Dolomites Alta Via 1 North
Dolomites Alta Via 1 South

Our self-guided holidays give you what you need to complete the route under your own steam. We book your accommodation in a mix of huts and hotels and we give you our detailed routecards, the local maps, and lots of notes. Importantly we will advise on the ideal schedule and accommodation to suit your approach to the AV1. As well as the full route from Dobbiaco to Belluno we offer half-routes which we call North and South. These end and start, respectively, in the resort of Cortina which is off-route and nearly half-way.

Our guided trip is similar but gives you the benefit of an Alpine Exploratory leader to show the way.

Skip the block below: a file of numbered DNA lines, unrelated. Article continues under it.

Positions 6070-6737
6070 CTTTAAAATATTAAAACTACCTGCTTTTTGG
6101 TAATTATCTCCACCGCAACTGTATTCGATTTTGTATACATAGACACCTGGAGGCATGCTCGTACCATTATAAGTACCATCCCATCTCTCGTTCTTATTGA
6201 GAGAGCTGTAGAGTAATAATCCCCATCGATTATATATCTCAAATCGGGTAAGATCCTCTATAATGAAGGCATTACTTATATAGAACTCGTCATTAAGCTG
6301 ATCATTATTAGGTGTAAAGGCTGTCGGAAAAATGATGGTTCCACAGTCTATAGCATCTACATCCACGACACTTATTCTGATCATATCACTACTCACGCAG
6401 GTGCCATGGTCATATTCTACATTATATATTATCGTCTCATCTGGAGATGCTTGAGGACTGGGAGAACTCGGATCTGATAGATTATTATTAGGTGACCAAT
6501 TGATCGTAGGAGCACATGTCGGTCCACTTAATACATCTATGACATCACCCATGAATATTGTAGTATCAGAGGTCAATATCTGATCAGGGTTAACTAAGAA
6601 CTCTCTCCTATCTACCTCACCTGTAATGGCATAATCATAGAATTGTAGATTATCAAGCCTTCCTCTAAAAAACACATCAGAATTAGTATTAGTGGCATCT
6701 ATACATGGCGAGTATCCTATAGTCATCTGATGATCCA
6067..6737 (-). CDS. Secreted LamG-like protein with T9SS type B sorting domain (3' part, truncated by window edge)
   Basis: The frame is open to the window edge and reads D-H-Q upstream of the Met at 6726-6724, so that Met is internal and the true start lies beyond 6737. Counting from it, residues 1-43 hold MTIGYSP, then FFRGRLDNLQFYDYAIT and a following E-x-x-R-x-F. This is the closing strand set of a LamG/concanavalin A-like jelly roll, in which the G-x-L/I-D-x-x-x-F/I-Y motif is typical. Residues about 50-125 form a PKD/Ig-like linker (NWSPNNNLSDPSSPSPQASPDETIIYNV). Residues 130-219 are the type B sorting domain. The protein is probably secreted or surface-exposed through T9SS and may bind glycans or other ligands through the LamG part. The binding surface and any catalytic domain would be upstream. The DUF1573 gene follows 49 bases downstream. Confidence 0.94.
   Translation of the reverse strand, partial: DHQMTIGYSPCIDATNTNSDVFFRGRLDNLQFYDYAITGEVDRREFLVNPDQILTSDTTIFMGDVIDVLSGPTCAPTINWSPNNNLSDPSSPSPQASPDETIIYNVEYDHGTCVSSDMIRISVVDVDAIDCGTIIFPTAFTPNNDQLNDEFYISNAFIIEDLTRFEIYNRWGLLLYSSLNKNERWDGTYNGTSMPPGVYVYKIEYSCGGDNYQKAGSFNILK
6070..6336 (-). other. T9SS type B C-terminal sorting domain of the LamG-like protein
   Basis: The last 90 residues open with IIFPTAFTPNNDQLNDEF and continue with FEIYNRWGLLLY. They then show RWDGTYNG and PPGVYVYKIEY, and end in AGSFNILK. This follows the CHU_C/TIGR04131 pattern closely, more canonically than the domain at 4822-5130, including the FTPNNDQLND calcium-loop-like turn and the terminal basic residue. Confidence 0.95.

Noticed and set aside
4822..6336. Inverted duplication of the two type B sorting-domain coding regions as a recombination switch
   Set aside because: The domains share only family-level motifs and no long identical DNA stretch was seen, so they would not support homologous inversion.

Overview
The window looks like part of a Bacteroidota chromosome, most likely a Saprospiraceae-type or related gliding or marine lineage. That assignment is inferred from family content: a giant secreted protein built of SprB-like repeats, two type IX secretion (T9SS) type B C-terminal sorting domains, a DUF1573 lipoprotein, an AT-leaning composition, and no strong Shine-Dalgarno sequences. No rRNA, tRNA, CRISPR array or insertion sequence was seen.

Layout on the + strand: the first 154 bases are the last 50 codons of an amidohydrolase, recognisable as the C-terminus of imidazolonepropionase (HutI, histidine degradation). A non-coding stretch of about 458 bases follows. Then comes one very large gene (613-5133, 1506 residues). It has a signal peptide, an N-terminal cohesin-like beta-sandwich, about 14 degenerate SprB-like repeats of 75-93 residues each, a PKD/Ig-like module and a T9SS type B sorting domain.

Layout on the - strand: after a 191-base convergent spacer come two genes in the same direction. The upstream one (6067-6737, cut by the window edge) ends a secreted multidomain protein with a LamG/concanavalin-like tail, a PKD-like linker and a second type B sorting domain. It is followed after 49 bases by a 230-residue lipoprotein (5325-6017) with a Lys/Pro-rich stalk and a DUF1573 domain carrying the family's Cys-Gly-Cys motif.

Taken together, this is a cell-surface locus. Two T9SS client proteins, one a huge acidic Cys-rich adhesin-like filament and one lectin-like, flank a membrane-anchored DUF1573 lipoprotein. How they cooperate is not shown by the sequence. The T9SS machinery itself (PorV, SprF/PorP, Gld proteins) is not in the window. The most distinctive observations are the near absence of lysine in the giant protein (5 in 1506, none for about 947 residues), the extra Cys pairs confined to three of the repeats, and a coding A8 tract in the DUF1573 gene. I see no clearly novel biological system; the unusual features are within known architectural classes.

Please ask us any time for more details. Please feel free to describe your walking experience and preferences, and we'll suggest which trek you might enjoy most.

Keep up with us on Facebook, Instagram, and our Blog for photos and updates from our own travels and clients' trips.

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Forcella di Lech on the Alta Via 1
  Approaching Forcella di Lech on stage 3    Photos from the Alta Via 1